Practically right now you can keep reading to him to extend his vocabulary and understanding. Audio books are also very useful. My son liked reading non-fiction too and this helped his general knowledge so that at secondary he felt much more capable.

I found a workbook called Toe by Toe useful, though my son found it boring! It is for reading as well as spelling.

mrsbaffled Wed 12-Feb-14 14:38:47

My son can't spell. He was given a dx of SpLD in spelling, writing and fine motor coordination.

He initially did Toe by Toe, but it is for reading, not spelling, so we gave up and moved onto Word Wasp which targets spelling. School administered this for a year, but it hasn't helped with some really basic spellings, so they are back doing 1-1 in their own way with the reception and KS1 high frequency words. He is in yr 5.

greener2 Wed 12-Feb-14 20:24:52

Message withdrawn at poster's request.

mrsbaffled Wed 12-Feb-14 21:17:39

We got assessed by going through the GP. School were useless.

greener2 Wed 12-Feb-14 21:43:30

Message withdrawn at poster's request.

clio51 Wed 12-Feb-14 22:30:27

You can get assessed at the Dyslexic Institute, think they are in diff areas
We went to a Wilmslow and back in about 1999 it was £200

School would only bring me into school and say he was lazy, I knew different. It wasn't till we had the tests done and the guy went through his results with us that red lights started. He said he had short term memory(like he'd learn something is spelling and get it correct then the next breathe forget. Also his motor skills weren't very good hence his writing,doing laces, spilling things learning to buttons etc. so also picked up him being dyspraxic.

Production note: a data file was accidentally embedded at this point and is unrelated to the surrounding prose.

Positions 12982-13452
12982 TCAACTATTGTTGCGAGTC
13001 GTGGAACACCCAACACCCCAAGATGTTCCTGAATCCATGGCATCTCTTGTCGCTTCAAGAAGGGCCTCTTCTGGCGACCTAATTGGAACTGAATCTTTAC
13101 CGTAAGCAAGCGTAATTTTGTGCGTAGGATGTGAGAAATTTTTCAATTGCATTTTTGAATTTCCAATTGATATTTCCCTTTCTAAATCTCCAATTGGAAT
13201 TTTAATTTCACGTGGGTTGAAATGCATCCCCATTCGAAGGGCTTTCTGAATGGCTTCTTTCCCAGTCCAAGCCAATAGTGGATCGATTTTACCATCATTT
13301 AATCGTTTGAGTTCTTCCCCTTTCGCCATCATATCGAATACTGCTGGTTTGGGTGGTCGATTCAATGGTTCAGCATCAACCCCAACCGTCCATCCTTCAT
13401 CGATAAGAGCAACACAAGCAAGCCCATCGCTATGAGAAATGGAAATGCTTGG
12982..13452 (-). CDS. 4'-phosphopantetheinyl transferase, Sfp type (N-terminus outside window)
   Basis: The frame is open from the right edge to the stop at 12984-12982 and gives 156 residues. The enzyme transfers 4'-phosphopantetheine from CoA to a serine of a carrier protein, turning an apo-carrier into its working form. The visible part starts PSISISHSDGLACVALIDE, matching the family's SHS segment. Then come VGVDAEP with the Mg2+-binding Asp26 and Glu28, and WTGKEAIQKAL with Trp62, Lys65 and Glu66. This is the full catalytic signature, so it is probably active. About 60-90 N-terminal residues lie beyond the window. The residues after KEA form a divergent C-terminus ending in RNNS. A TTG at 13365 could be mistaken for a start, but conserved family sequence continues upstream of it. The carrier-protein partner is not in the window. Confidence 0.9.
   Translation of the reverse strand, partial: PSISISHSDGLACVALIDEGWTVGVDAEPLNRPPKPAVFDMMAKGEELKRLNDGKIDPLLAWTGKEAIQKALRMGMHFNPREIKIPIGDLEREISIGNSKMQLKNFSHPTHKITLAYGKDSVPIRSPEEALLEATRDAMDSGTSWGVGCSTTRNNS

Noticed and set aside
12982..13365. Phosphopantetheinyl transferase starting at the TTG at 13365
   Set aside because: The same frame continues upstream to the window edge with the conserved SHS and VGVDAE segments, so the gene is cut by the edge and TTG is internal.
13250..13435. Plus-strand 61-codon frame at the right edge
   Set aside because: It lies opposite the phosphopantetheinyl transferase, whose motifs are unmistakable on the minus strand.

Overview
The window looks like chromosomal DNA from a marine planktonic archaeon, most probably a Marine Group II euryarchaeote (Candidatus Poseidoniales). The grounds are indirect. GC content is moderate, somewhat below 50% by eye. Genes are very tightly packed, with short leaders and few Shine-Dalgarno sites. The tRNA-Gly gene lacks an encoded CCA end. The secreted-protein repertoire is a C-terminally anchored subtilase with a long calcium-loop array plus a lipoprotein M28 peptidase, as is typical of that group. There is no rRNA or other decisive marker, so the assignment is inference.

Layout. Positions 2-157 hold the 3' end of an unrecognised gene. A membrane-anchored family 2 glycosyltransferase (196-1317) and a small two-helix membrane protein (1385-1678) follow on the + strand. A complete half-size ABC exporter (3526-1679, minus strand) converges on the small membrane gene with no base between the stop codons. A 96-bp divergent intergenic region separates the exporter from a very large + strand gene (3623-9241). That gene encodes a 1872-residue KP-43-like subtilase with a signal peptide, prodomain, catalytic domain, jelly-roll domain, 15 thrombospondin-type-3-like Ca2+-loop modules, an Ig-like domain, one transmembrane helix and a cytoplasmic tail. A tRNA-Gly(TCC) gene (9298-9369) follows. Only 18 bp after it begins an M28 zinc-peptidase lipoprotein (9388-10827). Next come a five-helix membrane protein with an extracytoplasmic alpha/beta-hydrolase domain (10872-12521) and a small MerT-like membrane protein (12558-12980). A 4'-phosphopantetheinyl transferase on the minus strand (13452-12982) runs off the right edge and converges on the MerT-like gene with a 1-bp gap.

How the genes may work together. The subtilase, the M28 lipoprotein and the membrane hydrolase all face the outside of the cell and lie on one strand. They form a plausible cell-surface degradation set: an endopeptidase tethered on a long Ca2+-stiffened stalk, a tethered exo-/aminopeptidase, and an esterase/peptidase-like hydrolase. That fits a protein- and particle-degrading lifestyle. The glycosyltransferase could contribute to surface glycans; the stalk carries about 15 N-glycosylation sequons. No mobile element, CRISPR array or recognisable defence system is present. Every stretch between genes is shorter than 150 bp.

I was fuming that by year 6 even though one of his teachers was an Sen, nobody mentioned anything. So off I went into school(to late at this stage whole of primary school) spoke to the head. All I got was what can I say mrs ..... We have failed N...

All the time I used to shout because first he'd spell it and go over it again and he'd get it wrong. Or he couldn't grasps things like shoelaces.
God I felt so guilty.

So I would say if you have a centre near you and can afford it go, or push the school

greener2 Wed 12-Feb-14 23:23:15

Message withdrawn at poster's request.

mrsbaffled Thu 13-Feb-14 08:51:14

How old is you child? The reversals etc are common up to 7/8, I think.
I think an ed psych is who you need to see. I don't think SALT would be the right person, but maybe they can point you in the right direction?

In our area, it was 'cognition and learning team' (specialist teachers) who came into school at the paed's request.

greener2 Thu 13-Feb-14 12:28:16

Message withdrawn at poster's request.

mrsbaffled Thu 13-Feb-14 14:17:34

They will not be worried about reversals until year 2 or 3. Don't panic yet!